Breastfeeding affected by whether mothers smoke

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Compared with nonsmoking mothers, mothers who smoke are less apt to breastfeed their babies. In addition, among mothers who smoke and who choose to breastfeed, the length of time during which they do so may be shortened, compared with nonsmoking mothers, according to new research conducted by the Centers for Disease Control and Prevention.

Compared with nonsmoking mothers, mothers who smoke are less apt to breastfeed their babies. In addition, among mothers who smoke and who choose to breastfeed, the length of time during which they do so may be shortened, compared with nonsmoking mothers, according to new research conducted by the Centers for Disease Control and Prevention.

The study, which collected data in 2005, included a stratified sample of new mothers (n=1,789) from the Missouri Pregnancy Related Assessment and Monitoring System. Surveys were completed between 2 and 12 months after delivery. Survey classifications included nonsmokers, smokers who quit during pregnancy, light smokers (≤10 cigarettes per day), and moderate/heavy smokers (>10 cigarettes per day).

Data showed that 74% of women in the study breastfed to some extent; 31% of respondents smoked while pregnant. Moderate/heavy smokers and light smokers were less likely to start breastfeeding compared with nonsmokers. These findings were controlled for sociodemographics, other smokers in households, use of alcohol, delivery type, and infant hospitalization.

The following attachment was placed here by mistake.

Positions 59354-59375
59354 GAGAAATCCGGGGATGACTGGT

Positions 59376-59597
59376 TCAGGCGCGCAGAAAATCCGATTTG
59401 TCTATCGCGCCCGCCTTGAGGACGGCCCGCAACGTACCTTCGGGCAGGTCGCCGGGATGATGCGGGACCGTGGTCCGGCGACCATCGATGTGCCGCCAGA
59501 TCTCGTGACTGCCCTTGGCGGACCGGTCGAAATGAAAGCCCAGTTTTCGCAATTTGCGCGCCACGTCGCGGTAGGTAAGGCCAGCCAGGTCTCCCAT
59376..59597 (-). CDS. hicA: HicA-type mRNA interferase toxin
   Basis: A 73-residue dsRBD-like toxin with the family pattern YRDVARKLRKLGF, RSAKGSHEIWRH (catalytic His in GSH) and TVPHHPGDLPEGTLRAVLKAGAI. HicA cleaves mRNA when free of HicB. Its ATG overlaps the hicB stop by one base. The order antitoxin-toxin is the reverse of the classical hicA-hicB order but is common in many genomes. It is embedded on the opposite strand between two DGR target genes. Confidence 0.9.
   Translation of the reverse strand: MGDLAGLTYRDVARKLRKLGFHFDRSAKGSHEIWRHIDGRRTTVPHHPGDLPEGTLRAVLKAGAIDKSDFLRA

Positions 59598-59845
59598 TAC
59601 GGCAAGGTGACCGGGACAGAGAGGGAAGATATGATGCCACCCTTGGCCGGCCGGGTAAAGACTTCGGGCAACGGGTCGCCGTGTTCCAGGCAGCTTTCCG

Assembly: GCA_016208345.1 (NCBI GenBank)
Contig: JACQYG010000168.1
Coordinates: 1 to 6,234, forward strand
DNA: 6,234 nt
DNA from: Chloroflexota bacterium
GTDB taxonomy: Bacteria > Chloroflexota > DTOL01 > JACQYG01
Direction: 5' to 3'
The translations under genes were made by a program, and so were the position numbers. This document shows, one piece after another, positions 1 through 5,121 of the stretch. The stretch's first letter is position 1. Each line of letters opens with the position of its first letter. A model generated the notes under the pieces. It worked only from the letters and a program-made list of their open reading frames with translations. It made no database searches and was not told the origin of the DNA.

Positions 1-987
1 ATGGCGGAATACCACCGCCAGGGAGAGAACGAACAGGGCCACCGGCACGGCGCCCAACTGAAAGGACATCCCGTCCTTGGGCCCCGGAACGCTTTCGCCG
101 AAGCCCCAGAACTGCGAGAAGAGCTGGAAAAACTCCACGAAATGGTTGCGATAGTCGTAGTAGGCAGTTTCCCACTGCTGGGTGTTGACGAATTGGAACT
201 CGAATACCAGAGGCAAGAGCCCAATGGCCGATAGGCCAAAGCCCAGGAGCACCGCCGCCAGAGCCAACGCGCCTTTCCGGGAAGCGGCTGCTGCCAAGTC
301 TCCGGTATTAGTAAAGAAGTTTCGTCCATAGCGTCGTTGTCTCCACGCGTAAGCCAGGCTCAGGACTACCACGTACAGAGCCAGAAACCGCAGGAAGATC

Results point to the potential for more education about not smoking and breastfeeding to increase interest in breastfeeding and focus on other obstacles to breastfeeding that smoking mothers may experience.

Weiser TM, Lin M, Garikapaty V, Feyerharm RW, Bensyl DM, Zhu BP. Association of maternal smoking status with breastfeeding practices: Missouri, 2005. Pediatrics. 2009;124(6):1603-1610.

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